“New York City said our first choice is Eric Adams,” said the grinning Brooklyn borough president at his primary-night party after racking up a sizable lead on Tuesday in the race to be the city’s next mayor.
With nearly 800,000 ballots counted as of this morning, Adams has claimed 32 percent of the Democratic primary’s first-choice votes. Attorney Maya Wiley and former sanitation commissioner Kathryn Garcia netted 22 percent and 20 percent, respectively, while Andrew Yang claimed a disappointing 12 percent of the vote and has dropped out of the race. The remaining nine Democratic candidates earned 5 percent of the vote or less. In a seven-to-one Democratic city, the winner of this primary contest will likely go on to victory in the general election on November 2.
But not before facing Curtis Sliwa, the Guardian Angels founder and Republican nominee for mayor. Sliwa bested his opponent Fernando Mateo, a yellow cab and bodega advocate, by nearly 44 points. Sporting his signature red beret onstage next to former New York City Mayor Rudy Giuliani, the long-time radio host promised at his primary-night victory party to support the police and take the fight to Adams.
A victory for Adams would signal the electoral strength of the outer boroughs of New York City and the Democratic political machine that coalesced around his campaign. Adams handily won among black and Hispanic voters, as well as in four of the city’s five boroughs, placing third in Manhattan to Kathryn Garcia. “Social media does not pick a candidate,” Adams said. “People on Social Security pick a candidate.”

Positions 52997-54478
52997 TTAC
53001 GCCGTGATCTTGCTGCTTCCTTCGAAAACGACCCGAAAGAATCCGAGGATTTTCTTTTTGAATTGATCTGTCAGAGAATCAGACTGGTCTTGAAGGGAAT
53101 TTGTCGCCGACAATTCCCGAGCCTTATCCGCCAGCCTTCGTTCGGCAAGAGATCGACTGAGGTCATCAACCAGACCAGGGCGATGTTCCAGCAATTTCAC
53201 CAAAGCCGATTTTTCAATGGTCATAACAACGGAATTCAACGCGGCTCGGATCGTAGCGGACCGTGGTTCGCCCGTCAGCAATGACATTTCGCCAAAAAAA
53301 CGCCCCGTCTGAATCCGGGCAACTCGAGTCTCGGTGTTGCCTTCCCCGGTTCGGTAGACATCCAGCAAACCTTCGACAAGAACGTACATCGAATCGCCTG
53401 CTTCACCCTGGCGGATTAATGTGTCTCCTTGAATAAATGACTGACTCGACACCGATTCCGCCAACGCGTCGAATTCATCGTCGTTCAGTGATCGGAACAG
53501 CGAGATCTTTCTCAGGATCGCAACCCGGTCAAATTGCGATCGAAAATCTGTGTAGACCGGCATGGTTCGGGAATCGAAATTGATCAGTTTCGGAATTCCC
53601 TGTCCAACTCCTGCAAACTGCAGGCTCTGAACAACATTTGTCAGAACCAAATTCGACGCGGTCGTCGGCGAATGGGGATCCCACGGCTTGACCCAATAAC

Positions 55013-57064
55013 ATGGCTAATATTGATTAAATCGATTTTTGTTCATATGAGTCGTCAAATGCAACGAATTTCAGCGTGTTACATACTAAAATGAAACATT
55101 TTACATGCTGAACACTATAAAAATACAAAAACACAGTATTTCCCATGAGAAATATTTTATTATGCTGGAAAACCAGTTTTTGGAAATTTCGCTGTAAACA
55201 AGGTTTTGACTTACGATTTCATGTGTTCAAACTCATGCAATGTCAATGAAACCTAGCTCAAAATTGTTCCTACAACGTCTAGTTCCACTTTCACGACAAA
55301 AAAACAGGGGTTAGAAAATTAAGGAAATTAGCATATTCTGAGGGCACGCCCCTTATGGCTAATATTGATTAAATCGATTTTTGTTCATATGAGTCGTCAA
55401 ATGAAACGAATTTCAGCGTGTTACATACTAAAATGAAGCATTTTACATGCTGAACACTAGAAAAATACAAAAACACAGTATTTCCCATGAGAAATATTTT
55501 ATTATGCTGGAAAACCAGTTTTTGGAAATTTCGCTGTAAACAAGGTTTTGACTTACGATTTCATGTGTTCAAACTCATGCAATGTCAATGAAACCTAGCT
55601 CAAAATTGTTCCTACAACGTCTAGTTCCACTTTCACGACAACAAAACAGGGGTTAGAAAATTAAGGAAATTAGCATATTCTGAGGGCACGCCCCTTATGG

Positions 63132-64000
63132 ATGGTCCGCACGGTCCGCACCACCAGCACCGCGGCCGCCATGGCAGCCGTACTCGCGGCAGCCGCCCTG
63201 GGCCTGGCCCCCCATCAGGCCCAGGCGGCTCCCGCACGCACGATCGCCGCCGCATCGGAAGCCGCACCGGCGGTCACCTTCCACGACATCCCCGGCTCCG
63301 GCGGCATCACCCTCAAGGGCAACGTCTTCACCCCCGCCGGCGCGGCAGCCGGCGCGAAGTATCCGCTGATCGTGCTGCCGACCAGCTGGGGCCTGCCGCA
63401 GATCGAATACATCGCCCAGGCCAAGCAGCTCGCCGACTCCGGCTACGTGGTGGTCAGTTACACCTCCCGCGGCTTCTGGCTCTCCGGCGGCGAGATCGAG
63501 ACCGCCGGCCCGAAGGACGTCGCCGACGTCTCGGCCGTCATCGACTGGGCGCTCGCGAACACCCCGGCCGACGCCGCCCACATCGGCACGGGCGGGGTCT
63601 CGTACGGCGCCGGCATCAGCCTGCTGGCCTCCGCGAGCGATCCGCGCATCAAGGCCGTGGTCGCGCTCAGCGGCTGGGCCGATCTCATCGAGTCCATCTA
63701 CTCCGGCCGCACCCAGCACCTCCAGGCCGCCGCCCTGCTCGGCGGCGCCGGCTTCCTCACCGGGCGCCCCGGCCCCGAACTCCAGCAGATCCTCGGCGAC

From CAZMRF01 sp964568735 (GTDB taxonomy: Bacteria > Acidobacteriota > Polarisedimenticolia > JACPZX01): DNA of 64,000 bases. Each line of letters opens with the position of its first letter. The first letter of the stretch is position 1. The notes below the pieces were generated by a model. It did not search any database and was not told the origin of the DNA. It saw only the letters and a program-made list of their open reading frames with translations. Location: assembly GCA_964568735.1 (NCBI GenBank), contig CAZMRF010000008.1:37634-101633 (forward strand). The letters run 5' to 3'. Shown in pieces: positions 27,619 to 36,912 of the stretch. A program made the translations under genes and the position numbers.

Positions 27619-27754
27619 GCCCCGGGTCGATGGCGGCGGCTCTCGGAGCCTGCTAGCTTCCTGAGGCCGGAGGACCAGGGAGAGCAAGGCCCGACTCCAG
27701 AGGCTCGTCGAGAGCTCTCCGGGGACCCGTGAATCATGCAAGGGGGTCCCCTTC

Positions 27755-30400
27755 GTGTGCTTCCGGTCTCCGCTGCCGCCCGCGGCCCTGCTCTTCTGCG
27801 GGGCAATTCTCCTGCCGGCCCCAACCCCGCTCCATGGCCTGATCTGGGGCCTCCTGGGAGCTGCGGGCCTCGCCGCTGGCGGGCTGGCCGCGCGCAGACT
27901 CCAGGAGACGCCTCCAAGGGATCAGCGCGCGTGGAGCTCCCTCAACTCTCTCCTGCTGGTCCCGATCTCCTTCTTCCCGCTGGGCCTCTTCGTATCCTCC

His opponents could only dream of such a turnout. Scott Stringer, the city’s outgoing comptroller, nabbed just 5 percent in a contest once considered his for the taking. Financier Ray McGuire spent more than $10 million on his campaign, along with nearly $6 million in independent PAC dollars, to get a mere 2 percent of first-round votes. Meantime, progressive Dianne Morales and former housing secretary Shaun Donovan posted similarly disappointing vote shares, despite a wide gap in the sums spent on their candidacies.
The race is still far from over. Wiley and Garcia are still in the running, and the Board of Elections will count as many as 200,000 absentee votes in a process that may stretch into mid-July. In this first test of the ranked-choice voting system in a New York City mayoral race, the outcome may hinge on the second- and third-choice rankings among the top-three candidates. The absentee ballots are concentrated in Kathryn Garcia’s election strongholds of Manhattan and downtown Brooklyn, and polling shows her with broad-based support across the field; she may well be the best-positioned candidate to consolidate the remainder of the anti-Adams vote. Nevertheless, of the nearly 400 ranked-choice races held in America since 2004, the first-choice ballot winner has won 96 percent of the time, and of the 15 come-from-behind winners, none overcame a lead as large as Adams’s.
Turnout in New York’s 2021 primary election was higher than anticipated. The nearly 800,000 votes counted so far in the primary race exceed the total received in the last competitive mayoral primary in 2013. Another surprise? Three of the top four candidates are moderate Democrats (at least by New York standards): Adams, Garcia, and Yang. Public safety proved a top priority for New York City voters. According to Manhattan Institute polling, four in ten voters who supported defunding the police wanted more cops in their neighborhood.
If Adams ultimately wins New York City’s primary and general elections, the police-officer-turned-politician will become the second black mayor in the city’s history. He will have won as a relatively moderate, pro-public safety candidate backed by a multiethnic coalition and a party machine of his own making. “I am a New York story,” Adams declared on primary night. He may soon write the next chapter of that story in City Hall.
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